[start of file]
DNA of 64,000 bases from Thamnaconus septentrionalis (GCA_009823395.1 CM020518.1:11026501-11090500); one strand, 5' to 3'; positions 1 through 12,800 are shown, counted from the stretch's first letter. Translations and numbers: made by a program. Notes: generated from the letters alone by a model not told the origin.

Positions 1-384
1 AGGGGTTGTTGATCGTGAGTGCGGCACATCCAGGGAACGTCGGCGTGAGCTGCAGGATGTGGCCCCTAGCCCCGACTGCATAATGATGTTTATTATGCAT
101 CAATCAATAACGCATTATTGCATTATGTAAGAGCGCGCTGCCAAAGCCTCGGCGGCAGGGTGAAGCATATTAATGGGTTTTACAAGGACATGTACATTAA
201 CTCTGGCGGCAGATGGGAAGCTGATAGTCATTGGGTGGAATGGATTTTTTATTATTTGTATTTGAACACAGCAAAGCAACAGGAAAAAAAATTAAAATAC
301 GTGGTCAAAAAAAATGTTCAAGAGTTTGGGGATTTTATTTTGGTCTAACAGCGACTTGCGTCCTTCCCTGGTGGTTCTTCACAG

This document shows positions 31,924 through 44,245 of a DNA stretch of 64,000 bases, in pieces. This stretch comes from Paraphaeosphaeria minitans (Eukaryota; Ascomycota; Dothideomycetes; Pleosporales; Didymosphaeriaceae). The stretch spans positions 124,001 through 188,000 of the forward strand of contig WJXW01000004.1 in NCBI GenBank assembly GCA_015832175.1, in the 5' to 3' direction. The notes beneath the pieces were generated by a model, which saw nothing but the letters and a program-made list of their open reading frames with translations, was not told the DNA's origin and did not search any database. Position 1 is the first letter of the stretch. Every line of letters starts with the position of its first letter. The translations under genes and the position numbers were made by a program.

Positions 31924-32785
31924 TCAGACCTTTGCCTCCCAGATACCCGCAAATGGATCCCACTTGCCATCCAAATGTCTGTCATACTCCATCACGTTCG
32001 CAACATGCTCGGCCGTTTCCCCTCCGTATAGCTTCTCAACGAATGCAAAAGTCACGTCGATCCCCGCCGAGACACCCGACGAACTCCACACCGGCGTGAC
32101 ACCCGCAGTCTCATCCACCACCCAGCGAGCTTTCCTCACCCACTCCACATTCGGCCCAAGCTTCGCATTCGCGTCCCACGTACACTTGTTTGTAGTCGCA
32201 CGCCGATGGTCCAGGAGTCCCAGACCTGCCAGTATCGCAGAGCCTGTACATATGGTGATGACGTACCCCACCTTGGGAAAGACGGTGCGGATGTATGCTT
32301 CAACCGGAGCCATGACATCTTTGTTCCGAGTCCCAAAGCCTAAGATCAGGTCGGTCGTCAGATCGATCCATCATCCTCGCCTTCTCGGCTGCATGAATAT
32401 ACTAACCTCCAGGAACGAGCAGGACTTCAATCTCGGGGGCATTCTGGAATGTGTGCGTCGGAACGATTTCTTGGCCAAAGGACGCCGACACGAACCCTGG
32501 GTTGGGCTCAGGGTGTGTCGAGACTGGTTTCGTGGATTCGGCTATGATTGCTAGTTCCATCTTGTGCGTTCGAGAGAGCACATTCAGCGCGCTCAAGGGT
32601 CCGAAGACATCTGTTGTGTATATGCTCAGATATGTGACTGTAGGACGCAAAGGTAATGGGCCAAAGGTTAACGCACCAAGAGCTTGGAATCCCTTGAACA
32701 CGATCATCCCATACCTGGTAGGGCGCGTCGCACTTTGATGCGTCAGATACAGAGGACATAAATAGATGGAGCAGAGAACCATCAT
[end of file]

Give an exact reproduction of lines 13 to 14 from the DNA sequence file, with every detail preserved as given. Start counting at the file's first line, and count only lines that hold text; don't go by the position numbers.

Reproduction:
32301 CAACCGGAGCCATGACATCTTTGTTCCGAGTCCCAAAGCCTAAGATCAGGTCGGTCGTCAGATCGATCCATCATCCTCGCCTTCTCGGCTGCATGAATAT
32401 ACTAACCTCCAGGAACGAGCAGGACTTCAATCTCGGGGGCATTCTGGAATGTGTGCGTCGGAACGATTTCTTGGCCAAAGGACGCCGACACGAACCCTGG